December 2016

Monthly Archive

Comparable Short- and Long-term Outcomes in Living Donor and Deceased Donor Liver Transplantations for Patients With Model for End-stage Liver Disease…

Posted by on 24 Dec 2016 | Tagged as: Hepatitis B Alternative Medicine

Comparable Short- and Long-term Outcomes in Living Donor and Deceased Donor Liver Transplantations for Patients With Model for End-stage Liver Disease Scores ≥35 in a Hepatitis-B Endemic Area. Ann Surg. 2017 Jan;265(1):173-177 Authors: Chok KS, Fung JY, Chan AC, Dai WC, Sharr WW, Cheung TT, Chan SC, Lo CM Abstract OBJECTIVE: To evaluate if living donor liver transplantation (LDLT) should be offered to patients with Model for End-stage Liver Disease (MELD) scores ≥35. BACKGROUND: No data was available to support LDLT of such patients. METHODS: Data of 672 consecutive adult liver transplant recipients from 2005 to 2014 at our center were reviewed. Patients with MELD scores ≥35 were divided into the deceased donor liver transplantation (DDLT) group and the LDLT group and were compared. Univariate analysis was performed to identify risk factors affecting survival. RESULTS: The LDLT group (n = 54) had younger (33 yrs vs 50 yrs, P < 0.001) and lighter (56 Kg vs 65 Kg, P = 0.004) donors, lighter grafts (627.5 g vs 1252.5 g, P < 0.001), lower graft-weight-to-recipient-standard-liver-volume rates (51.28% vs 99.76%, P < 0.001), shorter cold ischemic time (106.5 min vs 389 min, P < 0.001), and longer operation time (681.5 min vs 534 min, P < 0.001). The groups were comparable in postoperative complication, hospital mortality, and graft survival and patient survival at one year (88.9% vs 92.5%; 88.9% vs 94.7%), three years (87.0% vs 86.9%; 87.0% vs 88.8%), and five years (84.8% vs 81.8%; 84.8% vs 83.3%). Univariate analysis did not show inferior survival in LDLT recipients. CONCLUSIONS: At centers with experience, the outcomes of LDLT can be comparable with those of DDLT even in patients with MELD scores ≥35. When donor risks and recipient benefits are fully considered and balanced, an MELD score ≥35 should not be a contraindication to LDLT. In Hong Kong, where most waitlisted patients have acute-on-chronic liver failure from hepatitis B, LDLT is a wise alternative to DDLT. PMID: 28009743 [PubMed – in process]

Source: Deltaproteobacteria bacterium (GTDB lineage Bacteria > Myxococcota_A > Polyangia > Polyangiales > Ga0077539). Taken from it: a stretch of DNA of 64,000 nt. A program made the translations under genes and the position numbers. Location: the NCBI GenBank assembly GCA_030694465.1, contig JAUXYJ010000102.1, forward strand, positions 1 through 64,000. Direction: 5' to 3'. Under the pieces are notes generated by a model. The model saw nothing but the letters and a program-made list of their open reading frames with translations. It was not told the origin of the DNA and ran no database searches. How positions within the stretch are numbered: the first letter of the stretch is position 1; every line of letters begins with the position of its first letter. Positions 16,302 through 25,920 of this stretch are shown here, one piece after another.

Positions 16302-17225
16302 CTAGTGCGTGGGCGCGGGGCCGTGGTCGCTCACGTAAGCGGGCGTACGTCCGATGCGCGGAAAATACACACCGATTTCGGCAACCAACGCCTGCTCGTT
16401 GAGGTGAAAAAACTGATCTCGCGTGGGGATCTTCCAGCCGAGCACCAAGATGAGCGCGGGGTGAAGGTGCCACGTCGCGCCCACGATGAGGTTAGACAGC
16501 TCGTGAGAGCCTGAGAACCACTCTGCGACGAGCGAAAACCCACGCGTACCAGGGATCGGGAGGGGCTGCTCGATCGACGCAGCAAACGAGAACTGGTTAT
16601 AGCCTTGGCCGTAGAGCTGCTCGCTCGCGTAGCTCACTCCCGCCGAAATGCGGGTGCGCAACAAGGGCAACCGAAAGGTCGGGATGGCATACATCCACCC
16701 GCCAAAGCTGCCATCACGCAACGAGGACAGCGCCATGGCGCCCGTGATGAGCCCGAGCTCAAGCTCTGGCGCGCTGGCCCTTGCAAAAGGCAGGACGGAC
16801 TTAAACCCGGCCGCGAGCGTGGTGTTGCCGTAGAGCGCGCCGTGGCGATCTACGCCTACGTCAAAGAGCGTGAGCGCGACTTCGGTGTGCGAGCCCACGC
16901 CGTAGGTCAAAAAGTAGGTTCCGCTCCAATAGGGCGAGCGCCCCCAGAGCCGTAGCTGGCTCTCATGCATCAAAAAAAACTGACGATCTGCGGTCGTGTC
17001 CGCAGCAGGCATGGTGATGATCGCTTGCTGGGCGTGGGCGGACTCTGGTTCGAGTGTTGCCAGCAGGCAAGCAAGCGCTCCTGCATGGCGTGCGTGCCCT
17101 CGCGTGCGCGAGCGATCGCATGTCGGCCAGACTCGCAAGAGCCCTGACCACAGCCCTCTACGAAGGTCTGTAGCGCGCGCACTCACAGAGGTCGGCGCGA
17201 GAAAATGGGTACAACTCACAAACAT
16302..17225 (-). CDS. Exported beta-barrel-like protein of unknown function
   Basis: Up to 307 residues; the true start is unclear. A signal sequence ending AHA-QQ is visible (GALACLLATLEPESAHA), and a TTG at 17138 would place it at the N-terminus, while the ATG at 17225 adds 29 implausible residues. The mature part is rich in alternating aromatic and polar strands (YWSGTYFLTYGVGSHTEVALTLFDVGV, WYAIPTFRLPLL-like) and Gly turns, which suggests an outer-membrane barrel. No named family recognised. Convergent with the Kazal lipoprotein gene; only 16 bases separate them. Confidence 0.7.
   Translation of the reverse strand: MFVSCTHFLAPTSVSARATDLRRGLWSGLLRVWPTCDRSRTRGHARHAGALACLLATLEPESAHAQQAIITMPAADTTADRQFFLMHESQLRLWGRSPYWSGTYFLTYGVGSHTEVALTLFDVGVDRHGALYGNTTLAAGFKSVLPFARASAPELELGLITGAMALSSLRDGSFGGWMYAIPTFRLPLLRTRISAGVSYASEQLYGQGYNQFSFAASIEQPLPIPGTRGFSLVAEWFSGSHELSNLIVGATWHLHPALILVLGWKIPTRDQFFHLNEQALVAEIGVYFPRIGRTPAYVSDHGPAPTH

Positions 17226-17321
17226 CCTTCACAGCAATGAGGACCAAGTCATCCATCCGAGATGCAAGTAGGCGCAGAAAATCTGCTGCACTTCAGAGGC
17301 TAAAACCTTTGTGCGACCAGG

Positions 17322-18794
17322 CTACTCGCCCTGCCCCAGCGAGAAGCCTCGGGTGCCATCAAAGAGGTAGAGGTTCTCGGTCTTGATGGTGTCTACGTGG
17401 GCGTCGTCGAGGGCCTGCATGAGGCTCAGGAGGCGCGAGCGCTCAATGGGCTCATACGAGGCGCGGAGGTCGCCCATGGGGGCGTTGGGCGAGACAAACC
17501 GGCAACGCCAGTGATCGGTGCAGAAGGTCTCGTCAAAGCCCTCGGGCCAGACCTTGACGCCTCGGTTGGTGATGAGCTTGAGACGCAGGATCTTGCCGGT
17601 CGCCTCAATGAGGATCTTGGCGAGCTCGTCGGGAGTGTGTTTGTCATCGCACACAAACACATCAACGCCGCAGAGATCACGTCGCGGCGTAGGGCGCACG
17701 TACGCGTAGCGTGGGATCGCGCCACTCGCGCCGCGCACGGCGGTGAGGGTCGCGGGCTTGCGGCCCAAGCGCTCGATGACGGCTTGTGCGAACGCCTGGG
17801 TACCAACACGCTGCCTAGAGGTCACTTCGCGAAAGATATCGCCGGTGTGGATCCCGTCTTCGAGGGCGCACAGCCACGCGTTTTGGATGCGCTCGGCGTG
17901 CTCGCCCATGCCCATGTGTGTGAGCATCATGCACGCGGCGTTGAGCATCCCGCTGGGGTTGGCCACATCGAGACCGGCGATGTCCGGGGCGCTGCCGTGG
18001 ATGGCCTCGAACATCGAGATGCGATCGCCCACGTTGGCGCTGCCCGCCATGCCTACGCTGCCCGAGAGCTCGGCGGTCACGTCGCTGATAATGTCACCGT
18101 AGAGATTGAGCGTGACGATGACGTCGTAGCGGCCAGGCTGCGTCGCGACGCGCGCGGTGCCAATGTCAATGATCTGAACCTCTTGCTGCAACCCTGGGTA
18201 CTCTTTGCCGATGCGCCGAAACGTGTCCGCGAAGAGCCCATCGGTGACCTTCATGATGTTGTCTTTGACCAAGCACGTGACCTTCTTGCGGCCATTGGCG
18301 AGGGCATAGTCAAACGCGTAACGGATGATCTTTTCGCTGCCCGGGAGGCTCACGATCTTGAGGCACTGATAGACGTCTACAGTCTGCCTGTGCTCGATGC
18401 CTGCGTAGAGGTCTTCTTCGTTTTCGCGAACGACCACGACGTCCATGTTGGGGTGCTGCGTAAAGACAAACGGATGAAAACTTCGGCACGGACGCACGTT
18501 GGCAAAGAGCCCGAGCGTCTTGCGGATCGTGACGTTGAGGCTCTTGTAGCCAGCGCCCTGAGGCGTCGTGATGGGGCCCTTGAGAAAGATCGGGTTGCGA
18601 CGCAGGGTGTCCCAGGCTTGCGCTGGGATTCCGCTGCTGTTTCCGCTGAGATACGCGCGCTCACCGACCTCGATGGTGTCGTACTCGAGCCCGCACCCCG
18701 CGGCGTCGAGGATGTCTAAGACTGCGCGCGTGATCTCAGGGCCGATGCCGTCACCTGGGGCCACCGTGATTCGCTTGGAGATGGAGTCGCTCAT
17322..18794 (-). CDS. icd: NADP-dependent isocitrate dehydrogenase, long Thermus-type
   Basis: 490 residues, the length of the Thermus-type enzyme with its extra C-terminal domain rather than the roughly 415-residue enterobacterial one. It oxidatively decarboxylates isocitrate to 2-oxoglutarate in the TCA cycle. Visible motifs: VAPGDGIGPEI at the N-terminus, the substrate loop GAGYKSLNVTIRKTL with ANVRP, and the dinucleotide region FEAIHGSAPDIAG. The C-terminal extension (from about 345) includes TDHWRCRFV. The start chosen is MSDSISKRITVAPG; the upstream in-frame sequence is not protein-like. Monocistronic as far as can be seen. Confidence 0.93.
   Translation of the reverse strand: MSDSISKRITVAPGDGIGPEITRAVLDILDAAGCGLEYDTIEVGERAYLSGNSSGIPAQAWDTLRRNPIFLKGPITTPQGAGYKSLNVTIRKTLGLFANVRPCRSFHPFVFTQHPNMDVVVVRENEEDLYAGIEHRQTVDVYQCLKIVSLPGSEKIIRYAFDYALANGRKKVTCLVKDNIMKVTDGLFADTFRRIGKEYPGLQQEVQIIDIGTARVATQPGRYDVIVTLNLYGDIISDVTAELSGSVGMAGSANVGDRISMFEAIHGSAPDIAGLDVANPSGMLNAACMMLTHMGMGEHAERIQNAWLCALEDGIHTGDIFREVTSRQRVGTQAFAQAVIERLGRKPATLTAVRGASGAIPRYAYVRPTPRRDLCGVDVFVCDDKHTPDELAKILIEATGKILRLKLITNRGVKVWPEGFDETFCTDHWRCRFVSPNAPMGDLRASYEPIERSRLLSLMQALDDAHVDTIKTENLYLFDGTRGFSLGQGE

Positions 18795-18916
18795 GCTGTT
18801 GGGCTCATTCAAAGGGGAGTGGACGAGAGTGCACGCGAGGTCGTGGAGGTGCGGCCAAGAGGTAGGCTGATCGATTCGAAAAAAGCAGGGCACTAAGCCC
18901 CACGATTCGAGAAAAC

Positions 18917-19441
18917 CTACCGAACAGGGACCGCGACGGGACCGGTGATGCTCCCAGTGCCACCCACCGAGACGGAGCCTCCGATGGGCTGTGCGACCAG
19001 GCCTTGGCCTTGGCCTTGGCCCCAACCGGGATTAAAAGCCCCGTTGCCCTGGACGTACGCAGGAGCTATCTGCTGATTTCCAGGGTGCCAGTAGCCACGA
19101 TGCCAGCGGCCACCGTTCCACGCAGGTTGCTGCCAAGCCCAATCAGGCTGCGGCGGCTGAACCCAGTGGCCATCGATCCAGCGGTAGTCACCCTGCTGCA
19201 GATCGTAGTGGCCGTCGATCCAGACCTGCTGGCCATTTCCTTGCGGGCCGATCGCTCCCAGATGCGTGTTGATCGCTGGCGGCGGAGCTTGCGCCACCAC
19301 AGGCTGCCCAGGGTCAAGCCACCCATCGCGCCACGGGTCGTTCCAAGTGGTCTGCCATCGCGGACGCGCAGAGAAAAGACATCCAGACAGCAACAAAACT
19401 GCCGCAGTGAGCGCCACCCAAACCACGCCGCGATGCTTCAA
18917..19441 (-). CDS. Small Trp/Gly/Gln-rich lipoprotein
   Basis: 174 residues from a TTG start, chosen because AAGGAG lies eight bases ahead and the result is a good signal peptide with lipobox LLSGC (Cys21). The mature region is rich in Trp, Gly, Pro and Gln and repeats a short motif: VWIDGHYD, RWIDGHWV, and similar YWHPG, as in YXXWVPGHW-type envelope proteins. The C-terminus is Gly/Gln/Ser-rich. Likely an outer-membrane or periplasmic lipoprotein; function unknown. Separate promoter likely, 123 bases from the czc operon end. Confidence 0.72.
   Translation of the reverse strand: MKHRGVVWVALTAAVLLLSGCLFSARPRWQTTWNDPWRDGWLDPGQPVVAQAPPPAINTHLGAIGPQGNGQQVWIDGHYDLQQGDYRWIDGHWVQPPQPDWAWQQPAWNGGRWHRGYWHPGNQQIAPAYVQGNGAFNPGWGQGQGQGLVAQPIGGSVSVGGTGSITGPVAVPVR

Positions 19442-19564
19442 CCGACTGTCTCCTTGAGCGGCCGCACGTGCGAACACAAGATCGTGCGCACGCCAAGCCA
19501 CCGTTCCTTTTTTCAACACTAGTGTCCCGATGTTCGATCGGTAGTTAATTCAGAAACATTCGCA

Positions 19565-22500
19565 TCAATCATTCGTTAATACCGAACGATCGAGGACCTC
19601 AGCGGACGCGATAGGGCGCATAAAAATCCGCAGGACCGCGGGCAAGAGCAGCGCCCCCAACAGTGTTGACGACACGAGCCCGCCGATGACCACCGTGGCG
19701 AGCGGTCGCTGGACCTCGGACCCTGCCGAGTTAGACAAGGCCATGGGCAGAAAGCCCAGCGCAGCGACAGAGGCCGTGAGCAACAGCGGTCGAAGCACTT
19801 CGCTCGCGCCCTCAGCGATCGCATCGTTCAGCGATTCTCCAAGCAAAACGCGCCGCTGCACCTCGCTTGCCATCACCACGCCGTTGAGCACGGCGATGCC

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Comparable Short- and Long-term Outcomes in Living Donor and Deceased Donor Liver Transplantations for Patients With Model for End-stage Liver Disease…

Patients’ perspectives on the delivery of hepatitis B management and care.

Posted by on 15 Dec 2016 | Tagged as: Hepatitis B Alternative Medicine

Related Articles Patients’ perspectives on the delivery of hepatitis B management and care. Aust Fam Physician. 2015 Jun;44(6):346 Authors: Richmond J, Hajarizadeh B, Wallace J PMID: 26427092 [PubMed – indexed for MEDLINE]

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Patients’ perspectives on the delivery of hepatitis B management and care.

Alternative Therapies for Chronic Hepatitis B Patients With Partial Virological Response to Standard Entecavir Monotherapy.

Posted by on 15 Dec 2016 | Tagged as: Hepatitis B Alternative Medicine